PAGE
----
Practically

Practically speaking, this is a difficult way to live. There are all kinds of occasions where you kind of can’t get out of fast-breaking social occasions. So, ok. I go out to breakfast and don’t fast that day. I go out to lunch and don’t fast that day either. It’s alright. There’s always tomorrow. You don’t accumulate a boat full of broken chairs in one day, anyway.

For how long am I planning to do this? I don’t know. Until further notice? Until I change my mind? For how long are you planning to eat the way you eat? Until I decide I have a better idea, I guess. For now, I like it. My body/spirit feels strong and uncomplicated. I also have zero problems with acid reflux, which I suffered from for 12 years. So, there’s that to consider. I am completely off the meds I thought I couldn’t live without.  As Pio would say: Fa’ti delle domande.

 

My takeaway

Let go of everything you thing you know; it’s all somebody’s best guess.  Let go of it all. Truth will arrive on its own to fill up the empty space.

Burn the broken chairs.

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Dawning

Something is going on with me. After a year of what may have looked not-so-bad on the outside but was really deep mourning on the inside, something is happening. It is not something I am doing. I have done many things, but this one is not starting inside me and moving out. This one is coming to me from the outside in, and I am observing it, witnessing it.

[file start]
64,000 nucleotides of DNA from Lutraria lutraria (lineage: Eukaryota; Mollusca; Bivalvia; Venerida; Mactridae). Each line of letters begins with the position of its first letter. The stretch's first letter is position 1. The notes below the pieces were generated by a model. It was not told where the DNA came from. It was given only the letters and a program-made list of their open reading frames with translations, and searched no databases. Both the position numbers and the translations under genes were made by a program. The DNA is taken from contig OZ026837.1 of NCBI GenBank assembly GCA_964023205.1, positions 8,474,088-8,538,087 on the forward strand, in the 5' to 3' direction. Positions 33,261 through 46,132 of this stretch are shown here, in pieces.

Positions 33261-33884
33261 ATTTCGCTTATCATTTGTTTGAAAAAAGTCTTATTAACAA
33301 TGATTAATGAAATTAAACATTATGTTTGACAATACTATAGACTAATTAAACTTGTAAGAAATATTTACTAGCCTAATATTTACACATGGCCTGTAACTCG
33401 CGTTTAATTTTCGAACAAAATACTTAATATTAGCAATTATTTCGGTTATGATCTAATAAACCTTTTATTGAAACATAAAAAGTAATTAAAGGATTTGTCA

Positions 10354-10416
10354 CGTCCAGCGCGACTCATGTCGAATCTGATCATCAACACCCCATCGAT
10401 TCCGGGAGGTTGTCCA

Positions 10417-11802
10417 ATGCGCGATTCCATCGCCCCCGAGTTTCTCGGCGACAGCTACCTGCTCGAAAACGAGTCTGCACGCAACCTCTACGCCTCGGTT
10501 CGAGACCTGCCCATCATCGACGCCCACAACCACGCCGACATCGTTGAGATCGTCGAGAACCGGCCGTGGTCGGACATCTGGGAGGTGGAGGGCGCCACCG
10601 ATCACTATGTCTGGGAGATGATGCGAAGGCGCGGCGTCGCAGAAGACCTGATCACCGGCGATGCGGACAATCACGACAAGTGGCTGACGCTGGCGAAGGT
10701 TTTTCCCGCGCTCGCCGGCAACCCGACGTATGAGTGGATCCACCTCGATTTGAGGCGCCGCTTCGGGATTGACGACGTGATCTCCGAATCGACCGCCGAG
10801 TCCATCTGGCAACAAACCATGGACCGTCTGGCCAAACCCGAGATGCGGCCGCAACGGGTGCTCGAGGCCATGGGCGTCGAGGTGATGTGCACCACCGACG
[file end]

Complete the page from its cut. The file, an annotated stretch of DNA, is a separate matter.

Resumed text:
To tell you you about it, here are 3 things as they were born from my pen into my journal on 3 separate days, all in the month of November. Turn off Grammar Correct. It’s choppy, but if you hold on, it will get you there.

 

ONE

I feel Pio. Calling me to be alright already. To be happy. To knock it off. To open and close and hold on and let go and be ok. To live. To open my closed hands. To honor him by being joyful and free and engaged with/in my life. With Life.

That is not coming from me. I want to hide and pine and ponder and pontificate and gestate and all. He says no. I am in between these two things, both pulling.

 

TWO